Will Arnett’s character in the new Fox comedy Running Wilde is a pampered billionaire who has virtually everything a man could want.
But what Steven Wilde really craves, the love of his longtime dream girl, is the one thing he can’t have.
The radiant Emmy Kadubic, played by Keri Russell, is a selfless environmentalist and humanitarian, the polar opposite of Wilde in every way.
But fate pushed them together last week in the series premiere.
Now he has become her new cause: Emmy wants to make Wilde a better man. Meanwhile, he hopes to win her heart — or at least make her a worse woman.
It sounds like the premise of a conventional romantic comedy. But Running Wilde, airing at 8:30 p.m. Tuesday, is anything but conventional. With its cluelessly extreme characters and goofy sight gags, Running Wilde has the same surreal sensibilities as Arnett’s previous comedy, Arrested Development.
We chatted with Arnett and Russell about the show:
Any truth to the rumor that Steven Wilde is a thinly veiled version of Will Arnett? Wasn’t the character renamed Steven Wilde merely because the title Running Arnett didn’t sound right?
Arnett: “Let’s just say that this show represents a side of me that I simultaneously love and hate: I hate that I didn’t grow up a billionaire’s son, because I would have loved it!”
Is there any part of Emmy, the self-righteous crusader, that exists in you as well, Keri?
Russell: “I don’t think I’m as bossy as she is. But I certainly think I know everything. At least my husband would say so. Will jokes that Shane, my husband, is an un-credited writer on the show. Shane tells him all the bad things there are to know about me and they write it in the show.”
Is it a tough balancing act to make a filthy rich, self-centered, immature character lovable?
Arnett: “It’s fun to write a despicable character and then to fight to make him loveable. That’s where I hope the magic will be in our show. And I like the idea of a guy who has been given every kind of advantage and yet he’s somehow a really good person to those around him. He’s kind of the opposite of what people might project onto him in that way.”
Does this brand of absurdist comedy reflect your sense of humor?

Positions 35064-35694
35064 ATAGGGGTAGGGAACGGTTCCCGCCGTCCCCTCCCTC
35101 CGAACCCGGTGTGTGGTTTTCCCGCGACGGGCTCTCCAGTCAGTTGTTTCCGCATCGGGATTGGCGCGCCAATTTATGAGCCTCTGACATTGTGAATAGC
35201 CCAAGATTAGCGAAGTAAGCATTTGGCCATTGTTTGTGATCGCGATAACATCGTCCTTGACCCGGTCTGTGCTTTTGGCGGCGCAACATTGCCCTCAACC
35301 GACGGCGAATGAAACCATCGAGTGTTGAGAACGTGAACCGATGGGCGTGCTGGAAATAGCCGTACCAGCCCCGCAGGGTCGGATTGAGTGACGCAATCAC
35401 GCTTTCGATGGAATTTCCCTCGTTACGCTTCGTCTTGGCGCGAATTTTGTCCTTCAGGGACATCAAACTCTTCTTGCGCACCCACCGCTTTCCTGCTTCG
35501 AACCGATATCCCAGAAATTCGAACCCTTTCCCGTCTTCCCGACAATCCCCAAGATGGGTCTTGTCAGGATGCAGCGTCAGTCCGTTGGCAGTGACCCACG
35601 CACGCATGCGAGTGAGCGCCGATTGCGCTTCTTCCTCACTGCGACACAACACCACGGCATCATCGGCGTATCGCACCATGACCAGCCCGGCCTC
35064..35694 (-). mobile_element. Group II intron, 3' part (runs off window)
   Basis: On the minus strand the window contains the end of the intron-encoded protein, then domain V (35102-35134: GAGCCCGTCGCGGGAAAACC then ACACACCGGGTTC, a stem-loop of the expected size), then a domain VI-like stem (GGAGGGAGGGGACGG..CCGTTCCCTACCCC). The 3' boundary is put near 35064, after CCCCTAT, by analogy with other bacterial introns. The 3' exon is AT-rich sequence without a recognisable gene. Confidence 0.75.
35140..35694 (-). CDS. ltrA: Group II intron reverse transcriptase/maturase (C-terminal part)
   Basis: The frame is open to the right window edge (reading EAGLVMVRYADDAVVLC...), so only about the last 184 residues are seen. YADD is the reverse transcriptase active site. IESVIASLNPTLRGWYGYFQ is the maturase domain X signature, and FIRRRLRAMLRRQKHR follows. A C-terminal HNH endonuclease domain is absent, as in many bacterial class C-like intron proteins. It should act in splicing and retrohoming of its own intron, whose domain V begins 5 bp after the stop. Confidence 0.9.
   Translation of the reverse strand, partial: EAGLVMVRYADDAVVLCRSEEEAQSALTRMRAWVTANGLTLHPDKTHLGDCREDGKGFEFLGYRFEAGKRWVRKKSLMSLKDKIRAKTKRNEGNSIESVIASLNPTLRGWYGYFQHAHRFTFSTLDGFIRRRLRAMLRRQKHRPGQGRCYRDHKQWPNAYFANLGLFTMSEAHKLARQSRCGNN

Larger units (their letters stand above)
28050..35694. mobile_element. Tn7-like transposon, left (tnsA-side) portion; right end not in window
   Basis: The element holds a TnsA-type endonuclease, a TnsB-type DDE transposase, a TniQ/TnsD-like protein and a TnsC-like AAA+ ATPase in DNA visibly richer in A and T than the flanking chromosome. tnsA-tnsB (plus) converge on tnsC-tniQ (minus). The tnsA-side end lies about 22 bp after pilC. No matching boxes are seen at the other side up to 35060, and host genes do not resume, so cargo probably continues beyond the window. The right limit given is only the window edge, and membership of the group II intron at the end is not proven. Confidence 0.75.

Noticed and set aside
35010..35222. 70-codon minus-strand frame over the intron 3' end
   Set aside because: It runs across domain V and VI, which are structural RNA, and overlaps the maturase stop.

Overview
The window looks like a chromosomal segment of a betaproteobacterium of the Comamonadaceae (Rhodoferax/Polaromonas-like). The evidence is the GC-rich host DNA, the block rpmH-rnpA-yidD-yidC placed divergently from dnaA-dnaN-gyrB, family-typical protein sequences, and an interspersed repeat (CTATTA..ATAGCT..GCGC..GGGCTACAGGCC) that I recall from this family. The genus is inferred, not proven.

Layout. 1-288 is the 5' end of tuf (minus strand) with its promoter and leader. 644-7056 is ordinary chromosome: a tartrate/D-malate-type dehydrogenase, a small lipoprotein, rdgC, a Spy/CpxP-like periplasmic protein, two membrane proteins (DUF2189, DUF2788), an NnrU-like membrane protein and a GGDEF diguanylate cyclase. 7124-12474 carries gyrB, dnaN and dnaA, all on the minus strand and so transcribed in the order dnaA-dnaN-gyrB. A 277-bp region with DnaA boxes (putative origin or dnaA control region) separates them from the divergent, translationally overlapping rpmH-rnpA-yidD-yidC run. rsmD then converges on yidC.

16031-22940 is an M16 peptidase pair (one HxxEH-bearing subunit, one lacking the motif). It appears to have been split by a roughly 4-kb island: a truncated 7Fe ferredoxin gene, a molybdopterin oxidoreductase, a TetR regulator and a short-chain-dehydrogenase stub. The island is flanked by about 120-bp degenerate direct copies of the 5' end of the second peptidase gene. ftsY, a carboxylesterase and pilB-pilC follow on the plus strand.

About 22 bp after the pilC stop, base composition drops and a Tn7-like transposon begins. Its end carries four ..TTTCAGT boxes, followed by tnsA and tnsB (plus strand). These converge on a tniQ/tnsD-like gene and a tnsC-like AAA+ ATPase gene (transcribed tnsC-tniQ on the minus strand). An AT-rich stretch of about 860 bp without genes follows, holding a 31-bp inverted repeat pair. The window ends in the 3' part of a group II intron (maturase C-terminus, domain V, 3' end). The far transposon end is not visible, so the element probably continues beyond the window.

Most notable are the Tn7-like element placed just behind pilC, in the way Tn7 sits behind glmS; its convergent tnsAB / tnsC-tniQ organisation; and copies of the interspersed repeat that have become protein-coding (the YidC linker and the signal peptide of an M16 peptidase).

Arnett: “I do enjoy the surreal. It makes me laugh when the fourth wall is bent but not broken.”
Russell: “It’s so refreshing. I love it. It’s something you can watch a second and third time and notice new things and get different jokes.”
What’s up with David Cross? Was casting him as Emmy’s boyfriend a desperate ploy to entice more of the Arrested Development fans to watch this show?
Arnett: “David and I just can’t let each other go. When you have something this real, you just can’t let go.”
Russell: “I feel the same way with J.J. Abrams and Matt Reeves, who created Felicity. J.J. calls me all the time to do stuff. So yes, there is an Arrested Development flavor [with Cross on board]. But he’s also here because he’s so funny. He goes above and beyond what is asked of him in the most ridiculous ways.”
What kind of relationship do you two have off camera?
Arnett: “Keri is just so demanding and ugly when it comes to being down-to-earth and beautiful. She’s tough about it, because she’s so God-darned good at it.”
Russell: “Every minute of my job, he’s humiliating me or berating me in front of the crew. But I feel like the crew is 75 percent on my side. I feel that they like me a lot more than they like him. Yeah, I’m pretty confident about that. But I tell Will every day that I have an older brother already. His name is Todd Russell. My brother makes fun of me every day of my life. I don’t need another one.”
Any truth that there’s a tiny-horse pressure group protesting the treatment of tiny horses in the first episode?
Arnett: “You heard it here first. The tiny horse revolution has begun!”